You’re never too old to hike. Just ask Dale Sanders, the octogenarian who broke the record as the oldest person to thru-hike the Appalachian Trail. His success, replaced the former record holder, Lee Barry, who set the record in 2004.
Among his hiking essentials, you will find Gore-Tex gloves to keep his hands warm and dry, a SPOT tracker in case of a medical emergency, prescription meds, and two trekking poles to help him maintain balance.
Speaking of trekking poles, you don’t have to be old or on a quest to break a record to use them. Many hikers and mountaineers consider trekking or hiking poles as a must-have. No matter your skill level, trekking poles can make hiking easier and a lot more fun.
Not sure if you should bring trekking poles to your next hike? We’ll give you 5 compelling reasons to do so.
1.They help build strength and fitness.
Fitness may or may not be the reason why you started hiking in the first place. But as all hiking enthusiasts know, going on regular hikes can do wonders for your physical and mental health. It’s especially great if you want to prevent arthritis, lose weight, and manage diabetes symptoms.
As for mental benefits, it can help reduce feelings of depression and is a good way to fight anxiety and stress.
Now, the addition of trekking poles to your hike will take your fitness to the next level. You’ll build muscles, especially in your upper body and you’ll burn a lot of calories.
According to Mayo Clinic, you can turn your daily walk into a full-body workout through trekking or walking poles. You probably know this activity by its name – Nordic walking. Some of the benefits include:
- Added intensity which helps burn more calories
- Improved balance and stability
- Improved posture
- Stronger upper back muscles
2. They help prevent injuries.
You know what’s not fun? Getting hurt on a hike.
Trekking poles not only make you hike faster, they also help people with bad knees. As you know, going downhill puts a lot of stress on knees. Poles reduce the impact on your knees by transferring it from your knees to your upper body.
And it’s not just your knees that could benefit from trekking poles. All-day hiking can also take a toll on your ankles and hips. Using hiking poles can help reduce the strain on your joints and muscles so you can hike better.
Plus, the less stress you put on your body, the more years of hiking you’ll get to enjoy.
3. They can be used as probes and weapons.
Have you ever hiked through an area only to realize later that it’s too muddy? How about misjudging the depth of a puddle?
Well, these things can happen to any hiker. However, with trekking poles, you can reduce the frequency of these events happening by using them as probes.
And they’re not just for muddy roads and puddles. You can also use them on quicksand and snow bridges.
Trekking poles can also push thorny trail blockages out of your way–think protruding spiky plants, tree branches and pesky spider webs.
And if you ever find yourself face to face with an angry dog, bear, or other wildlife, you can use your poles as weapons.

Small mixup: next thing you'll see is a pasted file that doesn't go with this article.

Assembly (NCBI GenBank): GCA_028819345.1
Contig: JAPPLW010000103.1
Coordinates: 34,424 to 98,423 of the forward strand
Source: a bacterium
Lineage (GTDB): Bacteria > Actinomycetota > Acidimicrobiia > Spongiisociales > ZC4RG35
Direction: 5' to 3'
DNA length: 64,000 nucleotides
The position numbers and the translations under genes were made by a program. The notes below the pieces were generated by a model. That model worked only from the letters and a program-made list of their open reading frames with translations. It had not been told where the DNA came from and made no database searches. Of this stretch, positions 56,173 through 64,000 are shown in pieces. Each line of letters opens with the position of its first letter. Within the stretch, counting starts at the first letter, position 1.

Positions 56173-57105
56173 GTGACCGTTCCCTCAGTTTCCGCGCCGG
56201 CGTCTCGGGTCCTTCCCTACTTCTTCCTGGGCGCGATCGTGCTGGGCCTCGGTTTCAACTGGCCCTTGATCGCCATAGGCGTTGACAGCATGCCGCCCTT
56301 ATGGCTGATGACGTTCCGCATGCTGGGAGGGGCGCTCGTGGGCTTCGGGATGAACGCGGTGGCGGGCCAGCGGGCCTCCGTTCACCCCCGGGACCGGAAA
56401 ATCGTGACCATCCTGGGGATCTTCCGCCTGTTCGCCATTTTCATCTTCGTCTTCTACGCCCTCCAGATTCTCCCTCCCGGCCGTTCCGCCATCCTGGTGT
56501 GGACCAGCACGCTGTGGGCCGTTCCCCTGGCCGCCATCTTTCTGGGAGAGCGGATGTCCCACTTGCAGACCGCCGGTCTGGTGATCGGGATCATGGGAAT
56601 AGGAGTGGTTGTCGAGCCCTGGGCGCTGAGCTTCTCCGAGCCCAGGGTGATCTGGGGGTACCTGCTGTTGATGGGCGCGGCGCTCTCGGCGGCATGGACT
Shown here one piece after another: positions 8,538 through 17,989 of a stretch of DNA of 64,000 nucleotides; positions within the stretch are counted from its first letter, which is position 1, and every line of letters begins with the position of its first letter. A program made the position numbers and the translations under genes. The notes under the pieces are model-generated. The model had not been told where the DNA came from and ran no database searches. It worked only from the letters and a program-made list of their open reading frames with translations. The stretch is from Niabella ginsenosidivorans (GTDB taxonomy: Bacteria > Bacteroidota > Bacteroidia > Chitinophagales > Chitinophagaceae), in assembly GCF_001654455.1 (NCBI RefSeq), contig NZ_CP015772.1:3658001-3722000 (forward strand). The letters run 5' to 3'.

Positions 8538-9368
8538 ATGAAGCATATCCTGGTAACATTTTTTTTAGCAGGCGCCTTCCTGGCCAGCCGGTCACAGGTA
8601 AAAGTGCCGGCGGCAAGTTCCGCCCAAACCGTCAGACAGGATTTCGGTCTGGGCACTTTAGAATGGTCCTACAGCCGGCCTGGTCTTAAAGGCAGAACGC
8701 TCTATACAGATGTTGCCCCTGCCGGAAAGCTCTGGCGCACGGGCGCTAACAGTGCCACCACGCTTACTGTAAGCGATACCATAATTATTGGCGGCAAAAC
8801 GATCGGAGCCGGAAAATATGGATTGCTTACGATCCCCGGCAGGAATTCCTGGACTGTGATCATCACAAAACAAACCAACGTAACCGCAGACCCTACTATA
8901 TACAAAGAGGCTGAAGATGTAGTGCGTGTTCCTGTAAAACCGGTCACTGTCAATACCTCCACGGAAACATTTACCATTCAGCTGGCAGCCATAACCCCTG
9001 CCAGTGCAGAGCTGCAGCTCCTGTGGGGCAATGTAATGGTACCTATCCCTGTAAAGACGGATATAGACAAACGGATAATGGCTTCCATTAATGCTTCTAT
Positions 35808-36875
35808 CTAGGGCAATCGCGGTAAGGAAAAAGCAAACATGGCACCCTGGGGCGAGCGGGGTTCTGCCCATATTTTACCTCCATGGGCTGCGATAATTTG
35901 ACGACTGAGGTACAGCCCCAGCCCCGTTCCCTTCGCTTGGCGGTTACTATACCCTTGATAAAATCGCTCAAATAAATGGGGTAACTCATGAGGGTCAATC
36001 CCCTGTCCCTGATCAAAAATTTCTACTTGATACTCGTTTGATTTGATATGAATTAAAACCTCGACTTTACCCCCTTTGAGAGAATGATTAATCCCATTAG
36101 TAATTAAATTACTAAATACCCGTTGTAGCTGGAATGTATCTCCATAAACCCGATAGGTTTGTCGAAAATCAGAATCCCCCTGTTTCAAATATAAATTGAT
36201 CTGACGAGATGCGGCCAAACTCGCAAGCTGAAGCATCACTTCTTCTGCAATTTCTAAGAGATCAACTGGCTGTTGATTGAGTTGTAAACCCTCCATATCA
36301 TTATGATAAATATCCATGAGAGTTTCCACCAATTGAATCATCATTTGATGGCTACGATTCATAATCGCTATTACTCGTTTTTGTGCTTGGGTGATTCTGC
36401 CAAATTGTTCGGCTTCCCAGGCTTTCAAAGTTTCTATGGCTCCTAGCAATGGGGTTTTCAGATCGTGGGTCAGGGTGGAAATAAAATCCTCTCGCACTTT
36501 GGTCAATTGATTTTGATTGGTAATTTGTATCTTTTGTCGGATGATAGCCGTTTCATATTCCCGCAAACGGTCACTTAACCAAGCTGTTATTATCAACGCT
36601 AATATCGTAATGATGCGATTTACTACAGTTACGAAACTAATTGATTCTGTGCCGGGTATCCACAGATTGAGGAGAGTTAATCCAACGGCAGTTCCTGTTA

4. They give you balance and stability.
There’s nothing wrong with wanting to go on more challenging hikes. It becomes a problem only if you don’t take precautions.
With trekking poles, you don’t have to worry about nasty falls because they help you maintain your balance when you’re moving through wet ground that screams slip hazard.
Think of it like you’re a four-legged animal. Having two more “feet” interacting with the ground will give you more traction, which in turn prevents or reduces the risk of slipping or falling.
If you can’t go on a hike without carrying a backpack, hiking poles can also help you stay upright. Being bent over for long periods of time can wreak havoc on your posture. Plus, staying upright lets more air into your lungs so you breathe better.
5. They’re not just for hiking.
Who needs tent poles when you have hiking poles?
Leave your tent poles at home so you’ll have a lighter load. You can pitch a tent with trekking poles, which are actually stronger and less likely to break in strong wind conditions.
Other creative uses of hiking poles include medical splints and rafting paddles. They can also double as crutches.
Another good use for hiking poles is as a rack for drying your cap, wet socks, and/or bandanna. You can also use them for picking up trash. That way you really leave no trace and keep trails litter-free.
On chilly mornings, you might want to engage in some fun fencing with your mates. Don’t take it seriously, though. You might injure someone if you’re too intense with your hiking pole/rapier.
To Hike or Not to Hike?
There’s no denying how useful trekking poles are to hikers.
They make you walk faster. They keep you from falling and being injured. And they’ve got plenty of other uses aside from being hiking aids.
But there are some concerns, especially when hiking in ecologically sensitive areas. To minimize the impact on the environment, make sure you don’t use poles on vegetation. Also, avoid scratching rocks by making sure your pole tips are rubberized.
If you’ve never used trekking poles, be aware that some don’t take easily to using them. Don’t be discouraged if you try them and you think they’re unwieldy. Just keep using them until you get the hang of it and you’ll soon reap the benefits of hiking with trekking poles.
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